Visual Learning: A Guide for Patent Professionals
Visual learners are those who understand information better when they can see it. While not everyone considers themselves “visual learners” (more so than any other sort, anyway), visual learning is, to varying degrees, a helpful tool for most of us. Visual elements have proven themselves especially beneficial for helping our understanding of complicated data and information, including the understanding of patent prosecution data and other information derived from the USPTO. Patent professionals who utilize patent prosecution data are likely to improve their efficiency and effectiveness in prosecuting patents, but USPTO data is only as good as one’s understanding of it. The LexisNexis PatentAdvisor® patent prosecution platform incorporates visual elements to help its users make the most of USPTO patent data for improved prosecution performance.
Understanding Patent Examiners
It is important to understand the history and tendencies of the patent examiner that will ultimately determine the fate of your patent application. When USPTO patent data is assessed without proper context, the possibility of misinterpretation increases, and performance suffers. In addition to providing important patent prosecution metrics, such as a patent examiner’s allowance rate or prosecution times, PatentAdvisor™ provides users with methods of visual learning and assessing a patent examiner’s difficulty relative to other patent examiners in the same art unit, as well as charts to help understand an examiner’s decision trends over time.
Viusalizing Art Units
When trying to evaluate a group of people—such as a patent art unit or technology center—graphs, charts and other visual cues provide insights that help users predict future events. When assessing all of the art units that could possibly be assigned to evaluate the patentability of a specific invention, PatentAdvisor users can see the makeup of easy, moderate or difficult patent examiners that comprise each art unit (which are color coded in PatentAdvisor as green, yellow and red, respectively), as well as their chances of receiving a difficult patent examiner when assigned to a specific USPTO art unit. With this information, patent practitioners can strategically draft their patent applications to have the best chance of being evaluated by an applicant-friendly patent examiner.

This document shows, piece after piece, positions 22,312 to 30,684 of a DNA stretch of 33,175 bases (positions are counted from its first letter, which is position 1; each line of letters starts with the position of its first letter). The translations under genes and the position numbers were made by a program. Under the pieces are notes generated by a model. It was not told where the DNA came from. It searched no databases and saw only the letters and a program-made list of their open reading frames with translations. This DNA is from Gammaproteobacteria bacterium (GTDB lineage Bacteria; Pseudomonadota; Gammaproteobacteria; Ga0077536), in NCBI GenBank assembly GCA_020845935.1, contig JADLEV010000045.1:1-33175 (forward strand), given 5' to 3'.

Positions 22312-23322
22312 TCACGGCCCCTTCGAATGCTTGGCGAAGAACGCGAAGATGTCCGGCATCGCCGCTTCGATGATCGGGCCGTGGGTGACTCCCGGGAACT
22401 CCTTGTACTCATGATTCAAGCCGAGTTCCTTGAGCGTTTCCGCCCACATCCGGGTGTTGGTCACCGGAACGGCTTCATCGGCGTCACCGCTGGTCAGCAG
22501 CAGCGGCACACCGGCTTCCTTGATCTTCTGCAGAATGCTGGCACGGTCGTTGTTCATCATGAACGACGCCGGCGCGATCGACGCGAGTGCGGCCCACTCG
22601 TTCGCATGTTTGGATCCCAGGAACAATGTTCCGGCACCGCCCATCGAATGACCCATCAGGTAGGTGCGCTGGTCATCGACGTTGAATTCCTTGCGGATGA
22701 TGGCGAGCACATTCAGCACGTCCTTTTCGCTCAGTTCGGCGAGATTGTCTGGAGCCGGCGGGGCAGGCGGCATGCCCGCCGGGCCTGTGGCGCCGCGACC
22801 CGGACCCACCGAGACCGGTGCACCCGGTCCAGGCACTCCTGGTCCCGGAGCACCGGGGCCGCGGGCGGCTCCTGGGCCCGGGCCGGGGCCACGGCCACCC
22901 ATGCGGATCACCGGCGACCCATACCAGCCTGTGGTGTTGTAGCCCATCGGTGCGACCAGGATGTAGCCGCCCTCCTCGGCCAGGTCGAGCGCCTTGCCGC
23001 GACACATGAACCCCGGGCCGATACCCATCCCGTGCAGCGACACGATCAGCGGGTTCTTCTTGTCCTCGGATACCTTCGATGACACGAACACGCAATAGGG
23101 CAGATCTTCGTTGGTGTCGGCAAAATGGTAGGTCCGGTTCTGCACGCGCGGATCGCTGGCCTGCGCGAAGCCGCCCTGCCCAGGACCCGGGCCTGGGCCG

Interpreting Patent Portfolios
The more patents or patent applications that make up a patent portfolio, the more difficult the portfolio is to interpret without visual assistance. Things become even more complicated when the goal is to prioritize applications based on importance, viability, progress or other significant metrics. PatentAdvisor allows users to create digital folders containing selected patent applications and to visually explore the portfolio based on chosen parameters. Using the Visual Exploration tool, users can actually see how the patent applications within a portfolio are grouped, categorized and mapped out. Users are even provided with several options to filter or organize information based on basic application data (filing dates, art units, application types, etc.) and prosecution events (such as the number of office actions or rejection types issued).
Patent data helps patent professionals prosecute more efficiently and effectively, but it is through the process of visual learning and understanding patent data and statistics that users can best optimize prosecution outcomes. LexisNexis PatentAdvisor helps patent professionals visualize key information to help them make the most of USPTO patent data and to increase their likelihood of success.
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PatentAdvisor, the first-ever data-driven patent strategy tool, provides a systemic approach to crafting an effective prosecution strategy. Understand why certain patent applications take longer than others to reach allowance—then use that knowledge to devise better patent prosecution strategies.